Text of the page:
The study was carried out in Yaounde (Cameroon), an urban area of about 256 km2, limited by latitudes 03 °45′ and 04 ° N and longitudes 11 °20′ and 11 °40′ E (Figure 1). The town is located at about 700–800 m above sea level and had an estimated population of 2.5 million inhabitants in 2011 (BUCREP 2012). Yaounde has an equatorial climate with four seasons: two dry seasons (December–February, July–August) and two rainy seasons (March–June, September–November). The average annual rainfall is 1,600 mm with an average temperature of 23 °C. Facing overpopulation, like many other towns in developing countries, a large part of the capital consists of informal settlements with very basic water supply, sanitation and waste disposal infrastructures (Parrot et al. 2009). On-site sanitation systems for excreta collection are widespread, with the predominance of pit latrines (>59%). The city does not have any FS treatment plants and it was estimated that about 700–1,300 m3 of FS is discharged weekly into the environment of peri-urban areas (Figure 1) (Berteigne 2012).
Figure 1

Spatial distribution of the pit latrines sampled in the study area as well as the illegal FS dumping site (Nomayos).

Figure 1

Spatial distribution of the pit latrines sampled in the study area as well as the illegal FS dumping site (Nomayos).

Assessment method

Prior to the collection of raw sludge samples in pits, a survey of 602 households was conducted in informal settlements and planned settlements of the town to assess the household on-site sanitation facilities' typology as well as their excreta management. Only 53 of the 602 investigated households issued a favourable response for the sampling of their pits, among which 30 were traditional latrines, 13 were septic tanks, 6 were ventilated improved pit latrines and 4 piped equipped latrines (latrines having a pipe for the release of excreta during flooding events). The depth of the pits for latrines investigated and the number of users varied widely from less than 2 m to more than 8 m and from less than 4 persons to more than 10 persons, respectively, for the depth and the number of users.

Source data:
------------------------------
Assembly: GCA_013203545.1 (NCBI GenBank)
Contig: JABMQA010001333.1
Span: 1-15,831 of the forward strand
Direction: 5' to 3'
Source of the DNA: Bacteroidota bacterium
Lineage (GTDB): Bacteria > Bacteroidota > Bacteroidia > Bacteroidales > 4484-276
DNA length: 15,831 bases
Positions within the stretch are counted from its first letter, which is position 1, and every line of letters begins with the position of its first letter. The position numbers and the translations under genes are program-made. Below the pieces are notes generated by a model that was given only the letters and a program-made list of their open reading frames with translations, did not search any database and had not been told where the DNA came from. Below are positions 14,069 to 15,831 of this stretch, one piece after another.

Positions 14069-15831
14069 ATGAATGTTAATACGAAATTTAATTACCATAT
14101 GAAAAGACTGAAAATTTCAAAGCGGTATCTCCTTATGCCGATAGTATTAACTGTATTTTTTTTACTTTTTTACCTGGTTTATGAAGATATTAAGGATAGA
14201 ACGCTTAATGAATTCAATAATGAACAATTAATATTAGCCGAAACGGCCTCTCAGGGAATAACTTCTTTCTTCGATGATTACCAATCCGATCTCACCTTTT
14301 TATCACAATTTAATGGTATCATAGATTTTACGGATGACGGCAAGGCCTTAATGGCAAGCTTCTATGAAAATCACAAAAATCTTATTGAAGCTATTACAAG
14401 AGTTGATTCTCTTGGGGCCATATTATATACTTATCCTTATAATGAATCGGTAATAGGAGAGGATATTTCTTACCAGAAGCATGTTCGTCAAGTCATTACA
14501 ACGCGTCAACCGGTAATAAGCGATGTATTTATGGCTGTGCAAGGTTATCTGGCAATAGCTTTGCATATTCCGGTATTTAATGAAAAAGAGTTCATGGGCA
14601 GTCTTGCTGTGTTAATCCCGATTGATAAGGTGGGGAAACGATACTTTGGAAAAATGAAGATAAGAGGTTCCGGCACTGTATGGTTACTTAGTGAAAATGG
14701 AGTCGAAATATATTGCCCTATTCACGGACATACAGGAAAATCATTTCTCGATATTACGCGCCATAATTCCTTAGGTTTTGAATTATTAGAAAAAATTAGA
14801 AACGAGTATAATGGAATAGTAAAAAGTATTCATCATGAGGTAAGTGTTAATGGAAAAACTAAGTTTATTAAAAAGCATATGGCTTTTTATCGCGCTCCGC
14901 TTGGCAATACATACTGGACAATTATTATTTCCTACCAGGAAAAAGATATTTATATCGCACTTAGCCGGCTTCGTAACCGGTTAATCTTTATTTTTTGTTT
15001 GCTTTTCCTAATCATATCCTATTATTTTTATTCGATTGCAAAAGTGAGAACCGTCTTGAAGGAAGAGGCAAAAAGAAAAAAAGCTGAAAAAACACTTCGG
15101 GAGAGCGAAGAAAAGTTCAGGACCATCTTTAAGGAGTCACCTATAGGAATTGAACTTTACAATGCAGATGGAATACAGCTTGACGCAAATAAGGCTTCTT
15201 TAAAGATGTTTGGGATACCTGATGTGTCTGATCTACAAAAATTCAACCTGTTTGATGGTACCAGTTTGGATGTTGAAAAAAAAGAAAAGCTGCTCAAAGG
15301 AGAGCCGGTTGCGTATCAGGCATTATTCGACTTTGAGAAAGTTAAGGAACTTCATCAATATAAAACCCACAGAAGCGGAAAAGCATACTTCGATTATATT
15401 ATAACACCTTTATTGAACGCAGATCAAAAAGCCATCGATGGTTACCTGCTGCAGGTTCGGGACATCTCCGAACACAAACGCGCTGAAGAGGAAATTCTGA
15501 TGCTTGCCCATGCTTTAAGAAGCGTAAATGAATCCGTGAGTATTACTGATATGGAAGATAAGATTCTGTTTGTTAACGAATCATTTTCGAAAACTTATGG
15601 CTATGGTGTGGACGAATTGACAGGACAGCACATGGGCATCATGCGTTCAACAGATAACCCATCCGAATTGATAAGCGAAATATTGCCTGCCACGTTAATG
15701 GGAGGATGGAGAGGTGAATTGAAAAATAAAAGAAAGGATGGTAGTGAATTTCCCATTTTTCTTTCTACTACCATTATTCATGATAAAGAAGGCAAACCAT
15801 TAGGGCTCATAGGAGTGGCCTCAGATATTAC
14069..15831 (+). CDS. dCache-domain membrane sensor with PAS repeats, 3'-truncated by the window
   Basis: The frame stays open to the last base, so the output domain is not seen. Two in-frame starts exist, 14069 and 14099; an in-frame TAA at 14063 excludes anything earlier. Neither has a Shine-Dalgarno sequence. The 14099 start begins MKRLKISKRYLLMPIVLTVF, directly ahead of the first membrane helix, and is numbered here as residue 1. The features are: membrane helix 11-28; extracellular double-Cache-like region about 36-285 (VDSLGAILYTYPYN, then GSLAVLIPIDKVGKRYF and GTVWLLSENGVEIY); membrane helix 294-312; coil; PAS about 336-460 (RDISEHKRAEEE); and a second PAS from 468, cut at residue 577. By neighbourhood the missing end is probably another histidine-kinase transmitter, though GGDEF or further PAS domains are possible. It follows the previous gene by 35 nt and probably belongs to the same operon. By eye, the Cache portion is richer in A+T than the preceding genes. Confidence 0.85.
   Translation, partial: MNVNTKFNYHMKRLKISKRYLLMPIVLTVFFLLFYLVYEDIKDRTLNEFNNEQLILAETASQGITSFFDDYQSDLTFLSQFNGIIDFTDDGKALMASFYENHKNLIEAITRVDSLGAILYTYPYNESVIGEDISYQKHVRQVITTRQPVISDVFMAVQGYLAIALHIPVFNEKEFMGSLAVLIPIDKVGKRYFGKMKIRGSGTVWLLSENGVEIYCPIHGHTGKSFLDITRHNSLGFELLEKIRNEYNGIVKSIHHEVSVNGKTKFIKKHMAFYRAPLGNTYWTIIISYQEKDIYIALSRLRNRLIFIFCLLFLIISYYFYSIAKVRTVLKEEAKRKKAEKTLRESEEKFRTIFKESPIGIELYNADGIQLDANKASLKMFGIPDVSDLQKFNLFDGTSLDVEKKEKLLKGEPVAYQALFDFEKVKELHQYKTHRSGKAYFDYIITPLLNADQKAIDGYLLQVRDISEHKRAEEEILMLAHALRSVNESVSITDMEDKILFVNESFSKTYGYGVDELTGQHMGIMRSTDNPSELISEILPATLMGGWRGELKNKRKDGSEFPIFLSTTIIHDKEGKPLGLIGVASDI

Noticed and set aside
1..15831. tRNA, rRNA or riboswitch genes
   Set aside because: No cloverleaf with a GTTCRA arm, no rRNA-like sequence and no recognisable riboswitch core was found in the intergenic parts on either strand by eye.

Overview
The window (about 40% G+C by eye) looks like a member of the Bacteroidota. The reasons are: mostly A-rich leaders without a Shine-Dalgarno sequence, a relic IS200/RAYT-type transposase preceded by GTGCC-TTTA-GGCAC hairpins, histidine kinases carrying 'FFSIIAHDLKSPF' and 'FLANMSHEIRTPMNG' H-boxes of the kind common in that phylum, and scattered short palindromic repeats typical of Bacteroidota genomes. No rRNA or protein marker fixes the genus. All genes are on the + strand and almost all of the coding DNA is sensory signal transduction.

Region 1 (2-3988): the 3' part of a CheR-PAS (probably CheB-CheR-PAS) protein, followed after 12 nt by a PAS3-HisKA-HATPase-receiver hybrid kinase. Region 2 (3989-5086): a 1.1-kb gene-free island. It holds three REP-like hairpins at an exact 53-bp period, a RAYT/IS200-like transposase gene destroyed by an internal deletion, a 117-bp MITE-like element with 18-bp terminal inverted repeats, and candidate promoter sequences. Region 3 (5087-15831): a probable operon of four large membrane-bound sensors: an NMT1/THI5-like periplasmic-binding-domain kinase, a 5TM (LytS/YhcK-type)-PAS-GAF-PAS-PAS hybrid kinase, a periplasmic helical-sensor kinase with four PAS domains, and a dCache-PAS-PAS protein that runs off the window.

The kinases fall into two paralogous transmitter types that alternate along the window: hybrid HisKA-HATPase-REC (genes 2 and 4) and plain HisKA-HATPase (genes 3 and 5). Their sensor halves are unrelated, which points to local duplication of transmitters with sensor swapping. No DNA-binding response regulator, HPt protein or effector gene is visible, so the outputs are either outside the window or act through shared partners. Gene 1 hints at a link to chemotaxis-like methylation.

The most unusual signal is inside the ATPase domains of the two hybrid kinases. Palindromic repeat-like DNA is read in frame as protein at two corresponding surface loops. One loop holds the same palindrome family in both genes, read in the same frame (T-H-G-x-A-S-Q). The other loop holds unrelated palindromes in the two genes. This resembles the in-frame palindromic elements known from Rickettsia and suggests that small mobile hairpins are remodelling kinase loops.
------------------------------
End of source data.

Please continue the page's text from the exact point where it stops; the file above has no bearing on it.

Only data for sludge from traditional pit latrines are presented in this paper. The sampling material was composed of a metal bar of 1.5 m in length and 3 cm diameter (Figure 2(a)). The metal bar was linked to a metallic box (10 cm in diameter and 20 cm in height), welded at its lower end for collecting the sludge, and the upper end was connected to a 15 m graduated rope. The use of the rope allowed the sampling team to sample deep latrines found in the study area. The mass of the metal bar allowed the easy entrance of sampling material into the pit sludge substrate.
Figure 2

Solid wastes found in the pits of the latrines investigated during FS sampling: (a) clothes and (b) a mixture of wastes in a shallow pit.

Figure 2

Solid wastes found in the pits of the latrines investigated during FS sampling: (a) clothes and (b) a mixture of wastes in a shallow pit.